For us, success is having an attendee leave meshmarketing with a long list of to-do’s: tools to check out, blog posts to read, ideas to share and tactics to implement, as well as number of new business connections.
Sure, there are other digital marketing conferences but we think digital marketing is the best option for anyone looking to hear from people in the digital marketing trenches who will help you learn, get inspired and, in time, implement.
Until Oct. 30, tickets for meshmarketing are $199, while tickets for full-time students are $49. To learn more about what’s happening, check out the “magazine” below that provides information about the speakers (including books they have written), the schedule, campaigns and videos.
Within Toronto’s startup community, Uberflip has established itself as one of the leading content marketing players.
Randy Frisch, Uberflip’s chief operating officer, will bring his insight to meshmarketing as a panelist on the digital tools panel with David Singh and Karen Schulman Dupuis. (Note: Pre-registration tickets are $199 until Oct. 30).
We did a mini-Q&A with Randy to get his thoughts on where content marketing is going and how brands can effectively leverage content.
What do you see as some of the more interesting trends within content marketing? What should brands be focused on?
Video and image-based content is definitely one of the biggest trends in content marketing right now. Audiences find these content formats extremely engaging and it’s easier to digest visual content quickly. For visual content to be most effective, it should also be mobile friendly. This leads to another trend in content marketing right now, which is making content mobile-friendly and responsive.
Brands should focus on understanding which social channels their audience spends time on and deliver visual content across these social channels. Marketers should also ensure they have a mobile strategy in place to capitalize on the massive trend toward mobile content consumption.
What the keys to success when it comes to doing content marketing well?
One of the most important components of a successful content marketing strategy is to know your audience – who are they, what do they like/dislike, which social channels do they spend their time on…once content marketers understand exactly who they’re speaking to, they can create targeted and effective content that resonates with these people.
Savvy content marketers are also constantly measuring the effectiveness of their content strategy. They’re aware of key content marketing metrics and are optimizing their content based on how it’s performing against their pre-defined goals.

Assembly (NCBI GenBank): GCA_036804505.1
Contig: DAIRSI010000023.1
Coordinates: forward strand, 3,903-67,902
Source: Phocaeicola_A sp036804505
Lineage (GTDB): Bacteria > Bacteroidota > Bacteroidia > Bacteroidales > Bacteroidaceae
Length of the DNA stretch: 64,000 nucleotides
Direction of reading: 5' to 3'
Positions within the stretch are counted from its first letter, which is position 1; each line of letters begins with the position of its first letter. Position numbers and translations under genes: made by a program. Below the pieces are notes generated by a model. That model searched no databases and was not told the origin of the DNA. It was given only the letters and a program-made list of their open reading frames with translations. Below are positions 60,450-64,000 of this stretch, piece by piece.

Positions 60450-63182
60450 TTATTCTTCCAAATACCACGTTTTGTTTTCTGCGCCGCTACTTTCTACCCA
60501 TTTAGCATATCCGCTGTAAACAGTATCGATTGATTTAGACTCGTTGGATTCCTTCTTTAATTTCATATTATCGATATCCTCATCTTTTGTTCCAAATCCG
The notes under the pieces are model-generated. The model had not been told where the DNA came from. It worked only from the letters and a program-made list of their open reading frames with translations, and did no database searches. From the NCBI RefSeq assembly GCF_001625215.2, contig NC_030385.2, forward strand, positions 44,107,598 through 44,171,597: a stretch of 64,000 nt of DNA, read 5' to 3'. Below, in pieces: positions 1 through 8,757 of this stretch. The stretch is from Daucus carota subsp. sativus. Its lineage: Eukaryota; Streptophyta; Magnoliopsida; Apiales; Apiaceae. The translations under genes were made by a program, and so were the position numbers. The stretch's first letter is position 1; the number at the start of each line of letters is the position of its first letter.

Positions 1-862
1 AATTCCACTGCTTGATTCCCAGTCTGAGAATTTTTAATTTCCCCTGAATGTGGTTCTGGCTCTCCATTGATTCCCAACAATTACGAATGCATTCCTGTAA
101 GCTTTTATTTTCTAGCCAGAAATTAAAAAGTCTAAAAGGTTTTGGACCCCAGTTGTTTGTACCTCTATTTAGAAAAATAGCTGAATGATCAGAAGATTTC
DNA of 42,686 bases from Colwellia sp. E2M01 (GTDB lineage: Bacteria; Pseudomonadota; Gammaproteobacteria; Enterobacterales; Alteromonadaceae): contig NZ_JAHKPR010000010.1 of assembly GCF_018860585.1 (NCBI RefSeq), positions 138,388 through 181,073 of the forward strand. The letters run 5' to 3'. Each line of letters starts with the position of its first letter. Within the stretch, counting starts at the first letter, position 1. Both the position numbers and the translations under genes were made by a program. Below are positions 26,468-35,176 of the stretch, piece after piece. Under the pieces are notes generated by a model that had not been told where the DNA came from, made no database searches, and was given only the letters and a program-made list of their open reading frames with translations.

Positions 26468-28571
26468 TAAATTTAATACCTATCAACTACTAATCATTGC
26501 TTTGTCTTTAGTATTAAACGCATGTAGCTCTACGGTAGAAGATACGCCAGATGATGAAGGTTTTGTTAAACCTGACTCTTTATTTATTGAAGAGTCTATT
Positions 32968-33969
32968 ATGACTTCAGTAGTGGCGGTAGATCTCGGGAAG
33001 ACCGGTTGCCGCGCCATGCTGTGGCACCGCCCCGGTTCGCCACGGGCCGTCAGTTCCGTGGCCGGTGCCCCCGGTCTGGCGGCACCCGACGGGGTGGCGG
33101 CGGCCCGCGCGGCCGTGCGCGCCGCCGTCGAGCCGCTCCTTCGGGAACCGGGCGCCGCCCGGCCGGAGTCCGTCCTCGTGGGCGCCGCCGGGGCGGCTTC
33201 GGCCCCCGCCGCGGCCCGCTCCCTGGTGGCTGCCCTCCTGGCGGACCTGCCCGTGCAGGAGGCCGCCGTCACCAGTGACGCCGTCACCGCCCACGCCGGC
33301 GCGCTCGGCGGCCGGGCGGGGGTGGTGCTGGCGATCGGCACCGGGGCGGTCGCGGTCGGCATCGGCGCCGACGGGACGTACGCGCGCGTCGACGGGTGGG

Successful content marketers are also good at creating effective long-term strategies – they plan ahead and have a roadmap for their content creation, but they’re also flexible in reacting to industry news and trends.
Any tips on how brands can sustain their content marketing activity, and how they can drive distribution?
We’re seeing a massive rise in content clutter these days and marketers need to find ways to break through the noise and capture their audience’s attention. Savvy content marketers find ways to make all their content discoverable without creating extra work for themselves by going through the IT department – and to be frank, this is exactly the problem that Uberflip’s latest product, Hubs, solves.
Brands can also sustain their content marketing activity by monitoring what their audience is interested in. They’re talking to customers and getting their feedback; they’re monitoring social media networks and listening to the pain points and conversations being expressed online. They’re then always refining their content marketing such that it caters to their audience’s wants and desires.
Any new or favourite digital tools these days?
Canva is a new tool that’s definitely on my radar. It’s basically an online software that allows non-designers to create and collaborate on design. Especially with content marketing trending towards visual content, the ability to create great design is an important asset to have. I’ll be sure to check out Canva when it comes out of beta.
The idea for a digital toolbox panel at meshmarketing came from David Singh, VP strategy and operations with Kira Talent. Over coffee, he talked about the different digital marketing tools he was using.
I did a quick Q&A with David about his thoughts about content marketing, social media and connecting with digital audiences.
What do you see as some of the more interesting trends within content marketing social media? What should brands be focused on?
I don’t think it’s necessarily new, but I’m always struck by content that is beautifully packaged and designed. Well thought out info-graphics are great ways to show a great story and support your visual brand. I’m also loving how companies are using short video more and more. It’s easier to produce more than ever and all of our devices are ready to help is digest it voraciously.
Where do most companies fall short when it comes to social media and content marketing?
Failing to connect with / listen to their audience. If you were speaking at an event, you would quickly see that everyone has their back to you and earphones in. With digital content, it’s more important than ever to build truly personal relationships online. In the early stages, this can’t and doesn’t really need to scale. I believe authenticity will scale far faster than volumes of content.
What do you see as the biggest marketing challenge for a startup given the limited people and resources?
Mixed messages. I think back to my day as a consultant advising senior executives. If we were lucky we had 30-minutes to pitch them weeks of analysis. We had to synthesize our message to be crystal clear and compelling. In the advisory case, we had an established relationship and dedicated time. As a start-up, you are disrupting a space so any dilution of your message will only weaken your results and waste the precious resource of your and your targets time.
Any new or favourite digital tools these days?
Mouseflow – this is a quick and cheap tool that allows you to track everyone’s interaction on your site by hover time, clicks, and visitor flow. You can analyze by co-horts, batches, and specific pages. A very insightful tool if you have low volume traffic.
Woopra – this allows you to see visitor actions/behaviours over time in real-time. You can tag specific users (if you know who they are) and you can see their longitudinal relationship with your site. It’s like Hubspot lite.
Yesware – a fantastic Google plugin that allows you to track open rates and send personalize mass email.
To access the Websites mentioned by David, as well as meshmarketing pages, click on the tile below. Tickets for meshmarketing are $199 until Oct. 30.